The US Women's National Soccer Team defeated Thailand in a thrilling first game of the 2019 Women's World Cup on June 11, with a record-breaking 13-0 score. But unsurprising in the context of heedless sexist double standards in the world of sports, the players were almost immediately criticized for their resounding victory.
Shortly after the game, predominantly male commentators and Twitter users questioned why the women's team ran up the score to 13-0, despite the fact that, in the event of a tie during the group stage of the World Cup, the team with the highest goal differential would advance to the knockout round. The players were also criticized for continuing to celebrate their goals throughout those 90 minutes of play, suggesting this reflected poor sportsmanship. On Twitter, commentator and former soccer player Taylor Twellman wondered if the women would apologize for their behavior.
In contrast, similar criticisms have yet to be lodged against men's athletic teams for ruthless, high-margin victories and repeated celebrations. The 1992 US Men's Basketball team defeated opponents by an average of 44 points during the Olympic Games and is still affectionately known as the Dream Team. The annual NFL Honors ceremony includes a category for Celebration of the Year.
Women are taught that they must diminish, downplay, and not take credit for or ownership of their achievements.
The critical reaction to the USWNT's victory may have come in response to one game, but it speaks to a much broader issue of everyday sexism. Women are taught that they must diminish, downplay, and not take credit for or ownership of their achievements. They're taught that the measure of their character is modesty and that expression and pride are unladylike. And when they have the audacity to break out of this mold, as the women's soccer team did this week, they're promptly scolded. They're told to apologize for their greatness — something we've simply never seen asked of men.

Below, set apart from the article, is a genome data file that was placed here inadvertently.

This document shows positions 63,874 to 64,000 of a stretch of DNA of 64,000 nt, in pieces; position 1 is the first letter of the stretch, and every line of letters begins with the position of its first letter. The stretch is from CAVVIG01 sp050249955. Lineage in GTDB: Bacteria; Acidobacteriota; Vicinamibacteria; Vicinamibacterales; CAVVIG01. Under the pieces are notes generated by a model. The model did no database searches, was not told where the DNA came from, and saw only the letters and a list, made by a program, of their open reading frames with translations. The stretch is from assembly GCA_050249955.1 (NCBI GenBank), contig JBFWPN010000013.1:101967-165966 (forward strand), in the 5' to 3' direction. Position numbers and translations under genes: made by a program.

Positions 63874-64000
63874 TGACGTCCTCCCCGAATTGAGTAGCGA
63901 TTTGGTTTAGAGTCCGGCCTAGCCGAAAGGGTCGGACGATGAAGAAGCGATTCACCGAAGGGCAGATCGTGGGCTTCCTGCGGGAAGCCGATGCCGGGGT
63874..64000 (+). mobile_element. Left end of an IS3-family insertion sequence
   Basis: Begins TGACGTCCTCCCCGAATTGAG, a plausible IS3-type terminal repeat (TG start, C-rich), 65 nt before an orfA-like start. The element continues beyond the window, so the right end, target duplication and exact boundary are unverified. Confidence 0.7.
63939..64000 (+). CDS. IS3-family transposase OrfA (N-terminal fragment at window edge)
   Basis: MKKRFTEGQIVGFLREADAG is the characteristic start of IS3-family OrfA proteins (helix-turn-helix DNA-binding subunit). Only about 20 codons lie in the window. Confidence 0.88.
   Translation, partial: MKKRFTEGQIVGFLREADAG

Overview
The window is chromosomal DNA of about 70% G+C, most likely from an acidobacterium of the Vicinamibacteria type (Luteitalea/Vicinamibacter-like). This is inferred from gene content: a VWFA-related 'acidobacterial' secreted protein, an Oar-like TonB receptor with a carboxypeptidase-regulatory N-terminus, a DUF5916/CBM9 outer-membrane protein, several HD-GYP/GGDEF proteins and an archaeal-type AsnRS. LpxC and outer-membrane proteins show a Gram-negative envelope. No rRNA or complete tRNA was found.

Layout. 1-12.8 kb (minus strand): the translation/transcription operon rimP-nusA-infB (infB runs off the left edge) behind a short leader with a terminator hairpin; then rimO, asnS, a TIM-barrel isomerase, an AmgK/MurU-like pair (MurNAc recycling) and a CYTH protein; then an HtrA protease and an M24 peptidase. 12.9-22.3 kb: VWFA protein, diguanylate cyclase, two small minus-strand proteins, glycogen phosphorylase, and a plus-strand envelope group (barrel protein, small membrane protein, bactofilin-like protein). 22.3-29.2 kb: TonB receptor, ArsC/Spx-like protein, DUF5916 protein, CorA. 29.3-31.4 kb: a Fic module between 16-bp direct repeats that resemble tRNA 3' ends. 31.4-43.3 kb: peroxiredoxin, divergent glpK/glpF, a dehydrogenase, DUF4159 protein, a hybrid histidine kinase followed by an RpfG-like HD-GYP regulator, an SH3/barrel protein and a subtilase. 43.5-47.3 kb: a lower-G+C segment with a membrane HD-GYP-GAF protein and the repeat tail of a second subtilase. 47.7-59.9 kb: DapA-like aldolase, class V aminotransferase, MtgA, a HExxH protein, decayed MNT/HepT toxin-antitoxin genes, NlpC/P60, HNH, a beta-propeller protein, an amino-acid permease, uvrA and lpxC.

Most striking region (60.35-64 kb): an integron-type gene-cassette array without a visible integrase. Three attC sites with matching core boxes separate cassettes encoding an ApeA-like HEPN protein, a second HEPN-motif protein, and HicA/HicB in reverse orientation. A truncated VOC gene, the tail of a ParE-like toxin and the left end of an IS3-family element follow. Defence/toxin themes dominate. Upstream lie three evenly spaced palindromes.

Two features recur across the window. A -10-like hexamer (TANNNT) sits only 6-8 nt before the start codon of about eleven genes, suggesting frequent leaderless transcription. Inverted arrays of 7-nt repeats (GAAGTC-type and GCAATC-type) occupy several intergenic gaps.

Gendered backlash against the women's team is even more frustrating and notable, considering the players have been involved in an ongoing legal battle against the US Soccer Federation for equal pay. The USWNT consistently outperforms the men's team, both in competitive success and in viewership, but receives a fraction of the pay. The US Soccer Federation's unwillingness to pay female athletes what they deserve speaks to both the economic devaluation of the team and the broad diminishing of their massive achievements.
Alongside the jarring pay gap faced by these players, criticism of their "poor sportsmanship" following the game against Thailand ultimately reveals the lengths to which society would like to see women's talent and accomplishments remain unacknowledged, uncompensated, and uncelebrated — even by themselves.
All athletes aspire to greatness and express joy when their hours of hard work and dedication pay off. But when they're women, suddenly their success is seen as cruel and gratuitous, and their joy is seen as oppressive. At the core of this reaction to the women's soccer team is a sexist, persistent belief about who belongs in sports and who does not.